Why Racists and the Privilege Believe in ‘Playing the Race Card’

Why Racists and the Privilege Believe in ‘Playing the Race Card’

The existence of racism and its societal and socioeconomic impacts are oblivious to many Americans. Despite the multitude of racial injustices toward minorities that have recently plagued national headlines, there are still many who are blind to the reality of racism. Because of this ignorance, some find the topic either trivial or exasperating. These people typically suggest that the acknowledgment of racial injustices is “playing [or pulling] the race card.” Playing the race card is a saying  used to describe race-based opportunism. It is a means to overuse and abuse racial injustice for the purposes of acquiring preferential treatment, or to have an outcome in the complainant’s favor.




The accuser is alleging that the “player” has “deliberately and falsely accused another person of being a racist in order to gain some sort of advantage.” Quite frankly, there are several issues with such a claim aside from the fact that the assertion is disrespectful in itself.

Watch Video: Whoopi Goldberg Says Only Black People Can Recognize Racism

Racial injustice is not a “game,” racial disparity is not a “card,” and the oppressed are not willing “players.” Accusing someone of playing the race card completely marginalizes their experience.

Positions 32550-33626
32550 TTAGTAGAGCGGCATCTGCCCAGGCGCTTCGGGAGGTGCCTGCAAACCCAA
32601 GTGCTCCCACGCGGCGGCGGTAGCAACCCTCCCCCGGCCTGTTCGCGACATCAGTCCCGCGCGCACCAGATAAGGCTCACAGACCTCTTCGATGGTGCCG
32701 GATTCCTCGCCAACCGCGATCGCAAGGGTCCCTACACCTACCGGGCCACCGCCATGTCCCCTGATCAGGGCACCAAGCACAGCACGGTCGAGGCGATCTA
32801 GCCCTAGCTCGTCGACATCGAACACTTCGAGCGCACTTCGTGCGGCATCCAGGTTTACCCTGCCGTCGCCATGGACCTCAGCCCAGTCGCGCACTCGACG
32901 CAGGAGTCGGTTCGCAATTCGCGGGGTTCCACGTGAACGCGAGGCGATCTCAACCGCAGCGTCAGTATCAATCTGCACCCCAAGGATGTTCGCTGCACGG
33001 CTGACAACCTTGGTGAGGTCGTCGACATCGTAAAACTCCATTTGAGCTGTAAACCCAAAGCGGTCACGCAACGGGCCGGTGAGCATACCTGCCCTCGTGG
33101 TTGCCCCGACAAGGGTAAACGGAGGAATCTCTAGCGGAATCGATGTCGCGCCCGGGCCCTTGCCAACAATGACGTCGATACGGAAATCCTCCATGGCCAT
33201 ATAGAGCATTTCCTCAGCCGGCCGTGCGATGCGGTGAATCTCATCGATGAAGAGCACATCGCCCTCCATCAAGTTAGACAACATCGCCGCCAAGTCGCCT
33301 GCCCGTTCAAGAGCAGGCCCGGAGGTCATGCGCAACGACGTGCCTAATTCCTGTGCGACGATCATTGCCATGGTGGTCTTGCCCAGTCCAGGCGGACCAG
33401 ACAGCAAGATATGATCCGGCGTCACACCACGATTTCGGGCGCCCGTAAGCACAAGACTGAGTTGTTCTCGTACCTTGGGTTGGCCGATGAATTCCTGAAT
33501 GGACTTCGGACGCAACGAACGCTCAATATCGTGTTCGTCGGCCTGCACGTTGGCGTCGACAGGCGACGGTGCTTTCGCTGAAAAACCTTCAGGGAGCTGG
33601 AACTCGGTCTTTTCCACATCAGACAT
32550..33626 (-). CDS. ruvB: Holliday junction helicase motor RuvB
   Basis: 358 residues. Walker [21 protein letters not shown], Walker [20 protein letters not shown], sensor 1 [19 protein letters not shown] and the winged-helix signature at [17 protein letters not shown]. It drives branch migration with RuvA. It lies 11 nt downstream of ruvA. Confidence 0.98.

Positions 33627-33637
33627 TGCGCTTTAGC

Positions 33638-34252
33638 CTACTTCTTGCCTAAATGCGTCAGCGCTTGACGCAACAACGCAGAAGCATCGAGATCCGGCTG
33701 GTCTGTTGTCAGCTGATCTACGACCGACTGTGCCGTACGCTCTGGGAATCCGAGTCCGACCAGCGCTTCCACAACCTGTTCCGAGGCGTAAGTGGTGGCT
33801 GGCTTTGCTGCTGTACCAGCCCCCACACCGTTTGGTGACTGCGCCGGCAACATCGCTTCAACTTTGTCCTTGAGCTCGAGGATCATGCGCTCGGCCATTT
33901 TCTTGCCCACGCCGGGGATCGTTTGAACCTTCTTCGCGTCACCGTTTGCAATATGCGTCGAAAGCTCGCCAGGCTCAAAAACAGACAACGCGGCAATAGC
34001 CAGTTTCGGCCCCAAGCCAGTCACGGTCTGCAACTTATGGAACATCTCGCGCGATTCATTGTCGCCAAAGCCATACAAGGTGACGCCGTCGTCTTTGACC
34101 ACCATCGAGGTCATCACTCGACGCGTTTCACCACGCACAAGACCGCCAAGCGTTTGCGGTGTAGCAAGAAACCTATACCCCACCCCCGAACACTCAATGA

Racism consists of numerous elements to maintain the positions and powers of the dominant society. Part of that power is permeated in white skin privilege. The benefit is not something that white people do, create, or enjoy purposely. Unlike the more overt individual and institutional manifestations of racism, white skin privilege is a transparent preference for whiteness that saturates our society. It serves as “several functions,” including providing white people with “perks”‘ that are not earnable and those that people of color cannot enjoy. Also, white skin privilege immunes those from certain challenges that minorities are subjected to and shapes the world in which we live—the way that we navigate and interact with one another.

Having such an advantage not only blinds those to systematic racism, but prevents them from understanding or empathizing with the oppressed. Furthermore, it is easier to ignore, overlook, deny, or marginalize racial inequality than to project the voices of the oppressed through acknowledgement. Thus when racism is exploited, the race card is being played, racism is being discounted and will “hopefully” just go away.




In layman terms, the expression says that “because it doesn’t happen to me, it doesn’t exist.” It is an insidious racial microaggression that aims to subvert claims of racism and its impact. The phrase prevents the accuser from not only being able to recognize their tone and insensitivity to the subject, but also to challenge their own bigotry and bias.

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